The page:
Josh Withers

Josh Withers (https://www.joshwithers.com/) has been using Photoshop since 1992 and has been part of the Adobe Photoshop beta testing team since 2002. As a Senior-Level Digital Photoshop Artist, he has performed high end, flawless image making for top brands and photographers.

Josh Withers earned a Bachelor of Fine Arts degree from the University of Delaware and continued his education working alongside a diverse batch of photographers and preeminent digital artists at The Santa Fe Photographic Workshops. It was in 1998 at The Santa Fe Workshops that Josh also began his part-time career as a Photoshop instructor. After relocating to California in 1999, Josh continued to develop his passion for teaching at the Pasadena Art Center College of Design, Miami Ad School, and in 2014, he became a full-time instructor within the Photography Department at Santa Monica College.

Prior to joining the faculty at Santa Monica College, Josh spent 11 years as an in-house Photographer and Senior Photoshop Artist for one of the largest advertising agencies in the world, TBWA/Chiat/Day in Los Angeles. Through direct collaboration with global brands such as Apple, Pepsi, Gatorade, Nissan, Priceline, and Pedigree, Josh honed his craft by capturing images for a broad range of industries and clients – from consumer packaged goods, technology, food, and automobiles to animals and people. Between his advertising and his editorial/concert photography, his images have been displayed in countless outdoor, print and digital outlets all over the world.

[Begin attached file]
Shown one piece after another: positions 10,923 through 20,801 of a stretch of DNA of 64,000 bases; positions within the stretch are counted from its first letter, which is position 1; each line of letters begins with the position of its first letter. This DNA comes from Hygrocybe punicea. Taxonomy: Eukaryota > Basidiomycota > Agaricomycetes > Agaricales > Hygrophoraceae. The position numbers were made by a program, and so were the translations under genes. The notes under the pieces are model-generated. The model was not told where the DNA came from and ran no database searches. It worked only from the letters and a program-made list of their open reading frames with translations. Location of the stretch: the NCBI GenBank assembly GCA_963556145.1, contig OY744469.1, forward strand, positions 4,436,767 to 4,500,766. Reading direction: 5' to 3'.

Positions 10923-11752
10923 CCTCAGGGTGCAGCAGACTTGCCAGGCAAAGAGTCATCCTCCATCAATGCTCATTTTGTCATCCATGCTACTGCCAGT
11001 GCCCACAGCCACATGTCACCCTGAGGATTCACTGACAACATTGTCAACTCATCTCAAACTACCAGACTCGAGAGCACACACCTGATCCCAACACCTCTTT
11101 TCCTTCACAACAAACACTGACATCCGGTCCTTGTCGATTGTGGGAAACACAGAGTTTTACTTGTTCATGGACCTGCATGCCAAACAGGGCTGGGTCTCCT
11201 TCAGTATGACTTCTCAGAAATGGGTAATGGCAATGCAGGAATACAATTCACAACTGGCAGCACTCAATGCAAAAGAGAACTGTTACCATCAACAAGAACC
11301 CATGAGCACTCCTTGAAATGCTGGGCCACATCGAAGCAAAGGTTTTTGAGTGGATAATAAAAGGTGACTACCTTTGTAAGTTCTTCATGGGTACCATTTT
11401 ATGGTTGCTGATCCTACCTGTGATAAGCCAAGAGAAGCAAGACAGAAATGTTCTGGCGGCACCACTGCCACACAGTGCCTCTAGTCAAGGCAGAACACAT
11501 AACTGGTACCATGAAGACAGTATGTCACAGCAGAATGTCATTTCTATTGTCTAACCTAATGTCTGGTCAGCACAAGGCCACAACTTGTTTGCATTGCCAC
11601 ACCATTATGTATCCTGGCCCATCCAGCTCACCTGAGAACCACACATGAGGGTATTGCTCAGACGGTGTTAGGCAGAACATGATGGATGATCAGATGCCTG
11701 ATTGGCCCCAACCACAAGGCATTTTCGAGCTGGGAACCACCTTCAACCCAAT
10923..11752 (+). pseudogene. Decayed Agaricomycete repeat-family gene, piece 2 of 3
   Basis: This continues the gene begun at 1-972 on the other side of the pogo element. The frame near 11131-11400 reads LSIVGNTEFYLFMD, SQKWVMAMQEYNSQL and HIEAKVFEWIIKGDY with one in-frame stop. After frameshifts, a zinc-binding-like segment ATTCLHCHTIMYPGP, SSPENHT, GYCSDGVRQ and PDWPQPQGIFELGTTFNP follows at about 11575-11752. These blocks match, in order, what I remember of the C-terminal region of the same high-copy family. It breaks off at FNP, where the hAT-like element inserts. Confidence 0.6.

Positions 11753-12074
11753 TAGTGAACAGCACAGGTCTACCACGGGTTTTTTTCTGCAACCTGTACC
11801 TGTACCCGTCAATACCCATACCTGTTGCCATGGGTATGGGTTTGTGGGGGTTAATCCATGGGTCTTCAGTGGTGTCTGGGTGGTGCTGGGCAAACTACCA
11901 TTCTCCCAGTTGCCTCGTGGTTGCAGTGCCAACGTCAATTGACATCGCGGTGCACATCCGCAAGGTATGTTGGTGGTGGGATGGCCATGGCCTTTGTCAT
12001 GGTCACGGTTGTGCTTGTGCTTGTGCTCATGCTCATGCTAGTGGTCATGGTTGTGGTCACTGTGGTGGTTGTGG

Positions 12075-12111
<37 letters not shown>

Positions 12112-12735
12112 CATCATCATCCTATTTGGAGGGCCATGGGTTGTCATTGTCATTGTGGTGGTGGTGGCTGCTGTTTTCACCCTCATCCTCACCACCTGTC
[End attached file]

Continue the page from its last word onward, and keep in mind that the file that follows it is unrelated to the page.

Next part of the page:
His photography work earned TBWA/Chiat/Day two Kelly Awards, a Lucie Award nomination and consistent recognition in Communication Arts. In 2014, his concert photography was recognized by the industry magazine Photo District News, winning a People’s Choice Award for the Ultimate Music Moment Photo Contest. He has also been a featured artist in the Modern Collodion web feed for his commitment to the art of wet plate photography.

Josh Withers Portfolio

LACP Interviews Josh Withers

LACP asks Josh Withers ten questions about their background, career in and beliefs about photography